• I’m not a fan of paper icons shaped like an element from the sponsor’s product line or their logo. It brands the sponsor, sure. But isn’t it better for the sponsor to wrap itself in the charity rather than the other way around?
  • In the Chili’s where I ate, I had to ask the hostess for the icons on my way out. Wouldn’t it have made more sense for her to mention ‘Create-A-Pepper’ as I came in, thereby giving me time to color it while I waited for my meal? If she doesn’t know how to do that she needs a script that tells her how.
  • I wondered about the cost. A note on the Create-A-Pepper says that “100% of the purchase price of this coloring sheet will go to St. Jude Children’s Research Hospital.” That’s reassuring. But who paid for the paper coasters, the staff’s T-shirts, the table tent, the crayons?

Don’t misunderstand. I like these well-coordinated, completely integrated campaigns. But every charity fights the perception problem that goes something like this; “that’s some awful nice paper that they printed this annual report on. And look at all these colored pictures. They must not need my money very much!”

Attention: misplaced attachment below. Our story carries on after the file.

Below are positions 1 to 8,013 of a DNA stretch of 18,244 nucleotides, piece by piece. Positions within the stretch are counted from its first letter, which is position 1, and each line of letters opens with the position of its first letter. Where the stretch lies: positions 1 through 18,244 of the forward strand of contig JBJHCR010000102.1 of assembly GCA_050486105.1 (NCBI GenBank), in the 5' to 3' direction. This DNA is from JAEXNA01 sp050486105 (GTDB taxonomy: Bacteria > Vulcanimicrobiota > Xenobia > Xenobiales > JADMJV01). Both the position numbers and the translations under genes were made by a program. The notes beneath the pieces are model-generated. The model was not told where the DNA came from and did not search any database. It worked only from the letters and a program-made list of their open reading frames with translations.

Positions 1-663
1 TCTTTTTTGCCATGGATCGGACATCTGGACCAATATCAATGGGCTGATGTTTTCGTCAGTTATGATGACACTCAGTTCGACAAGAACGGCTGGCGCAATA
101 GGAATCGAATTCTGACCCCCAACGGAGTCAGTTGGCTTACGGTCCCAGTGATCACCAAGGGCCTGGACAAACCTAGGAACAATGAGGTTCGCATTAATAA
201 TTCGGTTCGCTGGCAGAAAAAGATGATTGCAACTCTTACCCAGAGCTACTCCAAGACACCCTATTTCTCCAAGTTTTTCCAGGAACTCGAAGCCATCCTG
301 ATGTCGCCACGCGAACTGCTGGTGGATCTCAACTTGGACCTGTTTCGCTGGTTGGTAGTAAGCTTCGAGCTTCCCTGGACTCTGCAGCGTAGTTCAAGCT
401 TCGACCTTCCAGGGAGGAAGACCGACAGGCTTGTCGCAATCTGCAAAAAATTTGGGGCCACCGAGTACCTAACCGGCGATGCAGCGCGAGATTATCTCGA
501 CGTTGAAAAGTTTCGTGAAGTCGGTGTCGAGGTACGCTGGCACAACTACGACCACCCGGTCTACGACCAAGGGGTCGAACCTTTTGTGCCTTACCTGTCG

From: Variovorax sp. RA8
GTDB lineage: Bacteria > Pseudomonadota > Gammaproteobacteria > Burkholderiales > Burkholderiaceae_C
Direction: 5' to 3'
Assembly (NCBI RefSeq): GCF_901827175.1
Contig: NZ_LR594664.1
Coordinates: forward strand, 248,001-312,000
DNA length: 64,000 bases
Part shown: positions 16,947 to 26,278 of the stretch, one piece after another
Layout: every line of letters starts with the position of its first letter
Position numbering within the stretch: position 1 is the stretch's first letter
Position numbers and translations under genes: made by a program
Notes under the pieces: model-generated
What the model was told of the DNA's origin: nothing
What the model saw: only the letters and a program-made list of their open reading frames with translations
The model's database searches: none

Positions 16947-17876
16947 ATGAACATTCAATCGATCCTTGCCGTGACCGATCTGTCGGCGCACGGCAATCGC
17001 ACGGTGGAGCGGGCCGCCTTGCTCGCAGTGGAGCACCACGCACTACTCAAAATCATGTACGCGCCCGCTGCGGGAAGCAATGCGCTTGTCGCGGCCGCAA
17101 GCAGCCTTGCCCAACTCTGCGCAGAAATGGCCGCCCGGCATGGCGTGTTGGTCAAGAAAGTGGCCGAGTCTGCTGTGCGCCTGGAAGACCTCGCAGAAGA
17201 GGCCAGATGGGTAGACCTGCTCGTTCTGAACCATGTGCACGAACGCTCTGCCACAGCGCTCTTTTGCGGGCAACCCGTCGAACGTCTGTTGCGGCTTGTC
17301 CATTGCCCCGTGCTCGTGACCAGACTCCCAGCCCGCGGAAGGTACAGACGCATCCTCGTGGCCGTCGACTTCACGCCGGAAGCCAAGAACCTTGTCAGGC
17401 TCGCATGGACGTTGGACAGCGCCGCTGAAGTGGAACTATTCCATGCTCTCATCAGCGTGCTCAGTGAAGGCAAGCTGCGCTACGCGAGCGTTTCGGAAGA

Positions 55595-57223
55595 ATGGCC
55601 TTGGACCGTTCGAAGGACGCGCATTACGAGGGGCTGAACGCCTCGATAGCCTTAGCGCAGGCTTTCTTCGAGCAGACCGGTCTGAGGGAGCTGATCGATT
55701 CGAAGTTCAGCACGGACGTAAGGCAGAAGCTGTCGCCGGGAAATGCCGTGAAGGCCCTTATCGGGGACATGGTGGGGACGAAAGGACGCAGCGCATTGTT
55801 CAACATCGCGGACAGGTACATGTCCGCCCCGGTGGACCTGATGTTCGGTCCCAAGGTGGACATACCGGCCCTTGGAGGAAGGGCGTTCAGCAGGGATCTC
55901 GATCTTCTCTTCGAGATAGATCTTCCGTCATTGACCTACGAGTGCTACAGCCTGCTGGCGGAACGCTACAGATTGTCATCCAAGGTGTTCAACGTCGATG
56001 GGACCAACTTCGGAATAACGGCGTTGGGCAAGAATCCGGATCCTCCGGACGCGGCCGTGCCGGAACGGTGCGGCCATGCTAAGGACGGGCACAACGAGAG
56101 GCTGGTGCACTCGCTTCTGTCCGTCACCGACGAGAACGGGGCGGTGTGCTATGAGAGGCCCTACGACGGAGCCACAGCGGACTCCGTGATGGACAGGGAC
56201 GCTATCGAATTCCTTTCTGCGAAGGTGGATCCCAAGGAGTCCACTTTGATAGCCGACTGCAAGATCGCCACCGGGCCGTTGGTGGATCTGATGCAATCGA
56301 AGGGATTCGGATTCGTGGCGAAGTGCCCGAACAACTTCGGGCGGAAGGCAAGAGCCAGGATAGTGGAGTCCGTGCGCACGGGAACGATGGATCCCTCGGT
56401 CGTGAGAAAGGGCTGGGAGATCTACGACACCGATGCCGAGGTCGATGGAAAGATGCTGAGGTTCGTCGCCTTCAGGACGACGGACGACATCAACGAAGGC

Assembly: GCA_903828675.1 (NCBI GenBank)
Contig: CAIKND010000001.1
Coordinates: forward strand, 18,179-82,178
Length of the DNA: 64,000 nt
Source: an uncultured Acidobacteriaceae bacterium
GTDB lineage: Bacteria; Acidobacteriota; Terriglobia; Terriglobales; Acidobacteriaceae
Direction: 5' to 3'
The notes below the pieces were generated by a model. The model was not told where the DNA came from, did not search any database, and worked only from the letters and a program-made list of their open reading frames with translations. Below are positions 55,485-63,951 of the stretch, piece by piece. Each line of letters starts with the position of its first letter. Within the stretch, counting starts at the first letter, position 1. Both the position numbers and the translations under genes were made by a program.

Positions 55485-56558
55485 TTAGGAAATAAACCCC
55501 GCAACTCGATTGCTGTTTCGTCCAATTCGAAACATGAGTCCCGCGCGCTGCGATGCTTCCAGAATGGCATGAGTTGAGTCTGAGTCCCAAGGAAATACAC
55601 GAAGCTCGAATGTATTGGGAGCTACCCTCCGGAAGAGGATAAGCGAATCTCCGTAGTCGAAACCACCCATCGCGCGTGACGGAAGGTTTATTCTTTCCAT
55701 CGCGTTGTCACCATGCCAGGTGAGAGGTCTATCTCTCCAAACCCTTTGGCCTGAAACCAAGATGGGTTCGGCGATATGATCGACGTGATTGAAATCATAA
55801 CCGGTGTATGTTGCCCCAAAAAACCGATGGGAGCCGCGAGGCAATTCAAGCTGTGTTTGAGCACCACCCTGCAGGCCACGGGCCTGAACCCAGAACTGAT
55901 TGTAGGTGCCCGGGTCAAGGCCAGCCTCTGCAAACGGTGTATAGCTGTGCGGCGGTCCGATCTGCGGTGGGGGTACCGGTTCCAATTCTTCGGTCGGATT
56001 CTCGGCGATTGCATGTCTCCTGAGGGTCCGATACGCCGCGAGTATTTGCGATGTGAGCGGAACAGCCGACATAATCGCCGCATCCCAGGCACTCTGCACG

Worse, there’s a kind of Catch-22 in effect. Even if Chili’s covered all those costs, there are still a substantial (if minority) audience of critics who would say, “why didn’t Chili’s just give St. Jude all the money rather than buy a bunch of fancy T-shirts and crayons?”

Is that fair? Probably not. But that’s the way people think.

I left Chili’s quite full. The Triple-Dipper is a lot of food. Likewise, the Create-A-Pepper is a lot of campaign. A few tweaks and it could be a great campaign.

Comments

Anonymous said…